HPOG’s Year Three Annual Report Highlights Success Preparing Low-Income Individuals for Health Professions
Aug 18, 2014
The career pathway approach, heavily endorsed in the Workforce Innovation Opportunity Act (WIOA) passed by Congress and signed by President Obama last month, is a promising way to help low-income, lower-skilled workers access employment and training opportunities. The Health Profession Opportunity Grants’ (HPOG) health care career pathway programs strongly demonstrate how career pathways help low-income individuals gain postsecondary credentials necessary for health-related employment.
HPOG was established in 2010 by the Affordable Health Care Act (ACA) to fund training in high-demand health care professions and target Temporary Assistance for Needy Families (TANF) recipients and other low-income individuals. HPOG’s recently released Year Three Annual Report highlights the success to date of HPOG career pathway programs in educating and training low-income, lower-skilled adults for health professions. This descriptive report of HPOG participants lays the groundwork for future reports that will analyze the impact of the programs.
So far, the programs have enrolled over 24,000 participants among the 32 HPOG grantees across 23 states. Almost half of participants entering the programs reported a household income of $9,999 or less, and 60 percent had no prior college experience. More than half were receiving food assistance under the Supplemental Nutrition Assistance Program (SNAP) at entry.
The report notes success in enrolling participants in health care training courses that would lead to eventual employment in health care. Authors reported that 90 percent of participants engaged in pre-training activities, including orientations to health care careers and basic skills education and prerequisite courses, and 81 percent of enrollees participated in a health care training course. At the end of Year Three, 60 percent of participants had completed the course. Additionally, over half of participants engaged in employment development activities, such as job readiness workshops and work experience.
Support services are a critical element of career pathways; they help ensure success by removing barriers that may make an individual unable to complete the course or pathway program. HPOG programs provide unusually rich support services, including: case management; counseling; financial assistance with tuition, books, and fees; assistance with transportation or child care; housing support; social and family support; and cultural programming. Almost all HPOG participants received one or more of these support services.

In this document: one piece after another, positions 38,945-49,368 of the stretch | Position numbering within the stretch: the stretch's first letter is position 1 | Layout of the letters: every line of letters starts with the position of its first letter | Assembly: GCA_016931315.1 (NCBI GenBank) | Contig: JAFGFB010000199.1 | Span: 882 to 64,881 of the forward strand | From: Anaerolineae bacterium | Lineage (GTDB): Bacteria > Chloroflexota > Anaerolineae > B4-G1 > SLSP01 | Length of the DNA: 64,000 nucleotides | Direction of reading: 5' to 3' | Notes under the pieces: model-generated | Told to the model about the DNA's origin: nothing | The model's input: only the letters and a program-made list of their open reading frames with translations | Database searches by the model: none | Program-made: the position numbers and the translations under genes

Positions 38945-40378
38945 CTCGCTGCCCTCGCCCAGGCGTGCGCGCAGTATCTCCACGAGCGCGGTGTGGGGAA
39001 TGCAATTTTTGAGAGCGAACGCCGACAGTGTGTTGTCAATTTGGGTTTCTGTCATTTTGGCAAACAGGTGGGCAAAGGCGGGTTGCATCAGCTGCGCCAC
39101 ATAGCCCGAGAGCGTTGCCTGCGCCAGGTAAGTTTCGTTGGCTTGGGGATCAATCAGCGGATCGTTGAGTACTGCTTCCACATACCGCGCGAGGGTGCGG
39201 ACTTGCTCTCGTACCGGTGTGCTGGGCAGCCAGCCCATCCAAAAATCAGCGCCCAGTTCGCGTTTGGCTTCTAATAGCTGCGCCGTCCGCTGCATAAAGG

The success of HPOG programs (and career pathways more broadly) is ultimately determined by their ability to train individuals to enter and advance in high-demand professions and help fill in-demand jobs with qualified workers. According to the report, at program exit, two-thirds of those who completed a health care training course were employed and 56 percent (more than half) were employed in health care. The positions most commonly obtained were nursing assistant, aide, orderly, attendant, home health aide, licensed practical nurse (LPN), and licensed vocational nurse (LVN). At the end of Year Three, more than half (57 percent) of participants remained in the HPOG program, preparing for or participating in training or accessing post-training services. These included the majority of those who enrolled in longer-term training programs, such as those leading to registered nurse (RN) degrees.
CLASP has played a leadership role on career pathways as an effective way to equip low-income, lower-skilled individuals with the education and skills necessary to obtain postsecondary credentials and stable employment. Since 2012, we have facilitated the Alliance for Quality Career Pathways, which recently released Shared Vision, Strong Systems: The Alliance for Quality Career Pathways Framework Version 1.0. Funded by the Joyce Foundation, James Irvine Foundation, and Greater Twin Cities United Way, the Alliance is an initiative working with leading career pathway states to develop a framework of criteria and indicators that define quality career pathway systems, as well as a set of shared performance metrics for measuring and managing their success. The Alliance framework outlines three features and four functions of quality career pathways, such as well-connected and transparent education, training, credentials, and support services. HPOG has embraced and attributed the success of its programs to many of these features and functions. CLASP continues to inform the national conversation on career pathways and provide leadership in building a shared vision and knowledge base for career pathways through the Alliance’s work.
ACF’s Office of Planning, Research, and Evaluation (OPRE) is currently researching and evaluating the success of HPOG; its findings will be published in the near future. However, states are already seeing education and training successes for career pathway participants, especially for individuals who would not be able to access education and family-supporting wages without them. HPOG’s Year Three Annual Report adds to the growing body of evidence that career pathways effectively train workers to be successful in today’s economy.